Alpha-calcitonin gene-related peptide (α-CGRP) is a 37-amino acid neuropeptide that plays an important protective role in modulating cardiovascular diseases. Deletion of the α-CGRP gene increases the vulnerability of the heart to pressure-induced heart failure and the administration of a modified α-CGRP agonist decreases this vulnerability. Systemic administration of α-CGRP decreases blood pressure in normotensive and hypertensive animals and humans. Here we examined the protective effect of long-term administration of native α-CGRP against pressure-overload heart failure and the likely mechanism(s) of its action. Transverse aortic constriction (TAC) was performed to induce pressure-overload heart failure in mice. We found that TAC significantly decreased left ventricular (LV) fractional shortening, ejection fraction, and α-CGRP content, and increased hypertrophy, dilation, and fibrosis compared to sham mice. Administration of α-CGRP-filled mini-osmotic pumps (4 mg/kg bwt/day) in TAC mice preserved cardiac function and LV α-CGRP levels, and reduced LV hypertrophy, dilation, and fibrosis to levels comparable to sham mice. Additionally, TAC pressure-overload significantly increased LV apoptosis and oxidative stress compared to the sham mice but these increases were prevented by α-CGRP administration. α-CGRP administration in TAC animals decreased LV AMPK phosphorylation levels and the expression of sirt1, both of which are regulatory markers of oxidative stress and energy metabolism. These results demonstrate that native α-CGRP is protective against pressure-overload induced heart failure. The mechanism of this cardio-protection is likely through the prevention of apoptosis and oxidative stress, possibly mediated by sirt1 and AMPK. Thus, α-CGRP is a potential therapeutic agent in preventing the progression to heart failure, and the cardio-protective action of α-CGRP is likely the result of a direct cellular effect; however, a partial vasodilatory blood pressure-dependent mechanism of α-CGRP cannot be excluded.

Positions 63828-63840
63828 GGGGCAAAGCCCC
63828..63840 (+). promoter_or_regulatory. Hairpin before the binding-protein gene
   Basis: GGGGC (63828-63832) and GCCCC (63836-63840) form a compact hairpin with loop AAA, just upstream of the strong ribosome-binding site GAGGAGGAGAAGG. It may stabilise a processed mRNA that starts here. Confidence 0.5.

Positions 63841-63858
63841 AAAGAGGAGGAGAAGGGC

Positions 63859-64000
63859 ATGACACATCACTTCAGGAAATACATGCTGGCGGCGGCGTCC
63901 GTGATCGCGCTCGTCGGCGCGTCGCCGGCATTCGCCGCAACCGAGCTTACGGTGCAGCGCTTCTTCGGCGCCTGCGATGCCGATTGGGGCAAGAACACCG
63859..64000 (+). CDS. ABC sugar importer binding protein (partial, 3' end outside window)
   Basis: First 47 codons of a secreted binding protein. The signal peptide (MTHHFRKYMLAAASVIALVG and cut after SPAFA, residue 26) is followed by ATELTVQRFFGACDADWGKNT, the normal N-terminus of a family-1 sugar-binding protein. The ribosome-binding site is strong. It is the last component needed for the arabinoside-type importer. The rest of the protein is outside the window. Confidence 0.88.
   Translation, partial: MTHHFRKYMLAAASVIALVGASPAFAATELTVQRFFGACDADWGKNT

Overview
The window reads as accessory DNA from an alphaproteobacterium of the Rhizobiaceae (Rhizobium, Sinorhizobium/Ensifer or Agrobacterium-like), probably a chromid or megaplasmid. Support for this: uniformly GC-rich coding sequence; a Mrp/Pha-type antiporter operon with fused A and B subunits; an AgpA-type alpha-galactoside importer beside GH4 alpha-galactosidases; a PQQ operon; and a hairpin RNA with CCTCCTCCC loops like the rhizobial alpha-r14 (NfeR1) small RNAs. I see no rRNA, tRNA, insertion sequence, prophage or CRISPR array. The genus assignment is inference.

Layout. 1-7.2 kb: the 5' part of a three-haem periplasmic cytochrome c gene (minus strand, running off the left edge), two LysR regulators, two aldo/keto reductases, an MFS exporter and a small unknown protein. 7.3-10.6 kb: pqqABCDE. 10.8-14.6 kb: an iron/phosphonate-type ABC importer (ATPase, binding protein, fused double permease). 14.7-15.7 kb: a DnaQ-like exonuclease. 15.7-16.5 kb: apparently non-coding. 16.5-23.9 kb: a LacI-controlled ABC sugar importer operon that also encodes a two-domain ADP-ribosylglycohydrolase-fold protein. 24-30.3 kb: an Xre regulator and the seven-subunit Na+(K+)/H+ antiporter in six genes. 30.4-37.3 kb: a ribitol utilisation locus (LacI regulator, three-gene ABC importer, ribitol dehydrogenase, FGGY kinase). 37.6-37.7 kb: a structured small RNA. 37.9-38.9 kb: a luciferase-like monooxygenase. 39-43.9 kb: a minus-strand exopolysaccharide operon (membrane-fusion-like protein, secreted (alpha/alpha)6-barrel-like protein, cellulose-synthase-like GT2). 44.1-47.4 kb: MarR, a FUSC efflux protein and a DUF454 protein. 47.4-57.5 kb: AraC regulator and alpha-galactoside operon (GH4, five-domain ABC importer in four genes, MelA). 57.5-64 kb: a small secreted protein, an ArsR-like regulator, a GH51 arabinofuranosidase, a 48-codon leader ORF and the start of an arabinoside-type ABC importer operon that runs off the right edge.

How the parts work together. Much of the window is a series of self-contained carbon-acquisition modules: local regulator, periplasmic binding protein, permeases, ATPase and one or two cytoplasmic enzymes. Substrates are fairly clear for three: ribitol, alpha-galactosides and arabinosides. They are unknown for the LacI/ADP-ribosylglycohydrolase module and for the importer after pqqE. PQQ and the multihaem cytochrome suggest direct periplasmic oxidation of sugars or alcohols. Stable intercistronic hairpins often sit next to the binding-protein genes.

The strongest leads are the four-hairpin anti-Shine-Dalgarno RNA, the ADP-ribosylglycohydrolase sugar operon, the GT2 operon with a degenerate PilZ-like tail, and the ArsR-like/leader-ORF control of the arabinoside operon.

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http://dx.doi.org/10.14814/phy2.14269DOI Listing
http://www.ncbi.nlm.nih.gov/pmc/articles/PMC6854098PMC
November 2019

Could uric acid reduction by specific xanthine oxidase inhibition improve vascular function and reduce cardiovascular risk?

J Clin Hypertens (Greenwich) 2019 11 26;21(11):1721-1723. Epub 2019 Sep 26.

University of South Carolina School of Medicine, University of South Carolina, Columbia, South Carolina.

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http://dx.doi.org/10.1111/jch.13693DOI Listing
November 2019

Editorial commentary: Two years post the ACC/AHA 2017 hypertension guidelines: Where are we now?

Trends Cardiovasc Med 2020 04 6;30(3):165-167. Epub 2019 Aug 6.